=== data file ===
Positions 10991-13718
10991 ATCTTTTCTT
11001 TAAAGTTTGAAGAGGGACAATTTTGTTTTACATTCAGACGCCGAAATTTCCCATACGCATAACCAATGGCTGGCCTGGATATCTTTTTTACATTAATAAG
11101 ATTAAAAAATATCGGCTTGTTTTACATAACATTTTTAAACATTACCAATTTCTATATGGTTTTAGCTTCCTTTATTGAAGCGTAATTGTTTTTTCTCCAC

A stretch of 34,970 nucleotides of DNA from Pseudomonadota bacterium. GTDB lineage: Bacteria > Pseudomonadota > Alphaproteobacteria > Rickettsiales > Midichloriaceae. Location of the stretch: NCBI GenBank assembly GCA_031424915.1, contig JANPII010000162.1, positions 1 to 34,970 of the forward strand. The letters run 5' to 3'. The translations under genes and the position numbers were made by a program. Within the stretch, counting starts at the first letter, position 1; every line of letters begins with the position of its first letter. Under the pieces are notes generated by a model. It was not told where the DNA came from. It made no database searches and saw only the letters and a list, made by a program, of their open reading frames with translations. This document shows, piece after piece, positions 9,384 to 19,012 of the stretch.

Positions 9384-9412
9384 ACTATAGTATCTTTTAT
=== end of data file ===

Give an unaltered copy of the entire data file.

Positions 10991-13718
10991 ATCTTTTCTT
11001 TAAAGTTTGAAGAGGGACAATTTTGTTTTACATTCAGACGCCGAAATTTCCCATACGCATAACCAATGGCTGGCCTGGATATCTTTTTTACATTAATAAG
11101 ATTAAAAAATATCGGCTTGTTTTACATAACATTTTTAAACATTACCAATTTCTATATGGTTTTAGCTTCCTTTATTGAAGCGTAATTGTTTTTTCTCCAC

A stretch of 34,970 nucleotides of DNA from Pseudomonadota bacterium. GTDB lineage: Bacteria > Pseudomonadota > Alphaproteobacteria > Rickettsiales > Midichloriaceae. Location of the stretch: NCBI GenBank assembly GCA_031424915.1, contig JANPII010000162.1, positions 1 to 34,970 of the forward strand. The letters run 5' to 3'. The translations under genes and the position numbers were made by a program. Within the stretch, counting starts at the first letter, position 1; every line of letters begins with the position of its first letter. Under the pieces are notes generated by a model. It was not told where the DNA came from. It made no database searches and saw only the letters and a list, made by a program, of their open reading frames with translations. This document shows, piece after piece, positions 9,384 to 19,012 of the stretch.

Positions 9384-9412
9384 ACTATAGTATCTTTTAT